Why Liz Cheney Had to Go

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S1: When I try to pin down the moment things started to change for Representative Liz Cheney, Republican of Wyoming, I think about this press conference she was at back in February.

S2: Hi, everyone. Thanks very much for being here today.

S1: Just to set the scene here, Cheney speaking in her role as chair of the House GOP conference. She is there to trash talk Joe Biden’s stimulus plan. She does that. Then she turns things over to her colleagues. The last person to speak is House Minority Leader Kevin McCarthy.

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S3: The American public deserve better, and that’s exactly what Republicans will propose. That is

S1: question. The Conservative Political Action Conference was scheduled to kick off the next day. President Trump was scheduled to speak there even after the January 6th riot, even after he got impeached again. So a reporter asks, should Trump really be giving this speech? McCarthy’s blunt, yes, he should. Then that reporter asks Cheney what she thinks. That’s up to see fact. I’ve been clear my views about President Trump. And while the minority leader closes his eyes in what seems like resignation, Cheney says how she feels the former president should have no role in the future of the Republican Party. And that I know. Since her very public break with Trump, Cheney has faced not one but two threats to her GOP leadership. She survived the first vote, the second one scheduled for this week. But let’s just say, if Cheney is looking to keep this job, she should be a little worried. I called up Eliana Johnson from over the Washington Free Beacon to figure out why the winds seem to have shifted for Cheney.

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S4: I think what’s changed is something that’s a little more tactical than principled in that the Kevin McCarthy of the world and the Mitch McConnell’s of the world think the Trump out of office will over time look, say, over the next five years, his influence will that they think it’s already diminished and that it will continue to diminish for Cheney. I think the January six riot was a defining moment and she viewed that as a real threat to democracy, which I don’t disagree with there at all about that. But she believes that Trump, sitting on a beach chair at Mar a Lago is as much of a threat to the republic as he was when he was tapping out tweets from the Oval Office.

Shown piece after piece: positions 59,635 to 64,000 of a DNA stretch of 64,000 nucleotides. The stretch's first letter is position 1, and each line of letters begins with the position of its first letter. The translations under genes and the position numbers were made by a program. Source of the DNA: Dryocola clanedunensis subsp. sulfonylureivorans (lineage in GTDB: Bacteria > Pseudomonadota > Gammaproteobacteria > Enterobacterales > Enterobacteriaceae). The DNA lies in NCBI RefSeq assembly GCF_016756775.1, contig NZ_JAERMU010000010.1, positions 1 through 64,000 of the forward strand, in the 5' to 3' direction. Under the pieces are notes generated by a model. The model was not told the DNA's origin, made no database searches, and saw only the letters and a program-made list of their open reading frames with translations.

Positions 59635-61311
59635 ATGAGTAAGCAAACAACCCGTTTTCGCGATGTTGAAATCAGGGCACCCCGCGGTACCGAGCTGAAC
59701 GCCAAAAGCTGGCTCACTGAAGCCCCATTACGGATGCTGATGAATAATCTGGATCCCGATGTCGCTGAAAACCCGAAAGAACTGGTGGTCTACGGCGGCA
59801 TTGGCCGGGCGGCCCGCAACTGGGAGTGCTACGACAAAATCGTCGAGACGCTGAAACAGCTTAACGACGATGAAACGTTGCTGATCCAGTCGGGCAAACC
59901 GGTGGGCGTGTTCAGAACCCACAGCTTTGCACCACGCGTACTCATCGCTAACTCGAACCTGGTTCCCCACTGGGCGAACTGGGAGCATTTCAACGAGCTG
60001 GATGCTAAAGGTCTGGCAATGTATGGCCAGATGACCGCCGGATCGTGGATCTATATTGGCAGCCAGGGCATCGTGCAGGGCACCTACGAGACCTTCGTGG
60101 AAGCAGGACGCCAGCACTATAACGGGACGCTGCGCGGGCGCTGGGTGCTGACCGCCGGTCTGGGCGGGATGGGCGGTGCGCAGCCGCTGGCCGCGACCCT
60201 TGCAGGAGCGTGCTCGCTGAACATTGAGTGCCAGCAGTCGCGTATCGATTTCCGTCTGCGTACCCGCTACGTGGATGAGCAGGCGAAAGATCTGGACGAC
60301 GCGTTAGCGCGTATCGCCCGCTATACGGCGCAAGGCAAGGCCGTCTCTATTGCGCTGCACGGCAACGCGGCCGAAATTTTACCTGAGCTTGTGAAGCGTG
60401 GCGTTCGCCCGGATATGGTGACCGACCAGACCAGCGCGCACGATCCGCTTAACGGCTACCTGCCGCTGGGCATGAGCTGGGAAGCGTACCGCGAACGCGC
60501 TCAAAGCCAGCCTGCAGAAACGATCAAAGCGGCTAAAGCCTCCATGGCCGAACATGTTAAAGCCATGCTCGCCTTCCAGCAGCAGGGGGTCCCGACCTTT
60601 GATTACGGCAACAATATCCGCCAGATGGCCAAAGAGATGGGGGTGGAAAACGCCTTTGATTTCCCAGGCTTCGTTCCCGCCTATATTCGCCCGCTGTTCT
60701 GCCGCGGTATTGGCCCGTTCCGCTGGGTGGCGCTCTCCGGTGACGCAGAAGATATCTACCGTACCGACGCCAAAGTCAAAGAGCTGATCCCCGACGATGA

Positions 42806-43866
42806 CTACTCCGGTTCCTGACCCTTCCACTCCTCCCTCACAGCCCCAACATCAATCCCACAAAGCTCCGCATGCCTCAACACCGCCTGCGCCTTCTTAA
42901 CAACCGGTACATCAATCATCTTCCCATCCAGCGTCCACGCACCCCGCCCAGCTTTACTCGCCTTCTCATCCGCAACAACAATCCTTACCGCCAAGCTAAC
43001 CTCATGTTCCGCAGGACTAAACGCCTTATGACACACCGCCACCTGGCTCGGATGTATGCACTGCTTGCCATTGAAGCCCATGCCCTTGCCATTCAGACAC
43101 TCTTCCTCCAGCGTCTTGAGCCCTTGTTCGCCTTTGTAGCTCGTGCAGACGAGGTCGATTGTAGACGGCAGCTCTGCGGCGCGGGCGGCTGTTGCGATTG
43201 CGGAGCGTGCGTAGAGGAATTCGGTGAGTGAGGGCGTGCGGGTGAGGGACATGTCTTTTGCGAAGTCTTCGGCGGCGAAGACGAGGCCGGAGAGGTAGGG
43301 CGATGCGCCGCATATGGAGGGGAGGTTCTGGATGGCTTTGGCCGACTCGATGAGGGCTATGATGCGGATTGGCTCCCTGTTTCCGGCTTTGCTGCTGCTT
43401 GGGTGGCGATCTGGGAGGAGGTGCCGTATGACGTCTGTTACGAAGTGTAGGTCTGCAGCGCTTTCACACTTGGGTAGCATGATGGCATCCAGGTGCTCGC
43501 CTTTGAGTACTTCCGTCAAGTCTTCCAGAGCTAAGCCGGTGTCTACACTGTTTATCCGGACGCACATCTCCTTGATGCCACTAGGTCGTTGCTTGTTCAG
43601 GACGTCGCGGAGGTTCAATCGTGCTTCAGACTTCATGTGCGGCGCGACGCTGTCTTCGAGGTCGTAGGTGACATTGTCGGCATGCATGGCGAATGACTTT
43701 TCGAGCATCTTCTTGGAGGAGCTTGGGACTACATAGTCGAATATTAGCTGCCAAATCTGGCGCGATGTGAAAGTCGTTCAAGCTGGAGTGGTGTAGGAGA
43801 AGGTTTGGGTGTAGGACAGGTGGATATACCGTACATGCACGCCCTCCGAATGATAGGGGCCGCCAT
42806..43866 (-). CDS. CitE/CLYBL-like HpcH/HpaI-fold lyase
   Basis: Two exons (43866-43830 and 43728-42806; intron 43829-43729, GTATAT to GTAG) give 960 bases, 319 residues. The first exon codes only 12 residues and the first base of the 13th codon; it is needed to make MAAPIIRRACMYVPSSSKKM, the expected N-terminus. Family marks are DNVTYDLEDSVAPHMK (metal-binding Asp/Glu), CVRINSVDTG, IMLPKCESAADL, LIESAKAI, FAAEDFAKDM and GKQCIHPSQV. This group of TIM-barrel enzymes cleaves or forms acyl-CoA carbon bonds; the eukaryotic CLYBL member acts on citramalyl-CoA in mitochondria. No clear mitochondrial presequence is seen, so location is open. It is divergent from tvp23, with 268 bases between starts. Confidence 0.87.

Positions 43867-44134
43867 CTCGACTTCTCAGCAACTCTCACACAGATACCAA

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S1: Back in the winter at that press conference, Liz Cheney’s straightforward assessment of the former president resonated with some Republicans, even if it left her out on a limb with party leadership. In the months since, even her supporters have gradually reassessed.

S4: Cheney was one of 10 Republicans who voted for impeachment in the second impeachment trial. And even lawmakers who share her view on that and voted for impeachment have turned against her because they are in contested races coming up and they don’t want to be talking about their impeachment vote anymore.

S1: Elliana is deeply sourced in Republican circles. The Free Beacon, where she’s editor in chief, is a conservative publication. Elliana used to work at the Bill O’Reilly show over at Fox. She says now if she calls up folks on Capitol Hill, they say it seems like Cheney’s given up.

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S4: She’s not working the conference right now to keep her job. Now, that may be because she knows she’s going to lose, but I will say that in the period between January six and today, there were a lot of people who were positively disposed to her, agree with her, and at times reached out to her to ask how they could help and didn’t get much of a response. Hmm.

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S1: So if she loses this position in leadership, in some ways you’re saying that’s on her.

S4: Cheney needed to put herself in a position where her allies would defend her when she’s taking an unpopular position. And and I don’t think she’s put herself in that spot.

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S1: Today on the show, the Republican case against Liz Cheney and what it says about where the party is headed from here. I’m Mary Harris. You’re listening to what next? Stick around. Representative Cheney has had a complicated relationship with other Republicans for a while now, going back to last summer, her more right wing colleagues, people like Jim Jordan, Matt Gates, were criticizing her for not being a team player. But what started as resistance from members on the fringe has grown.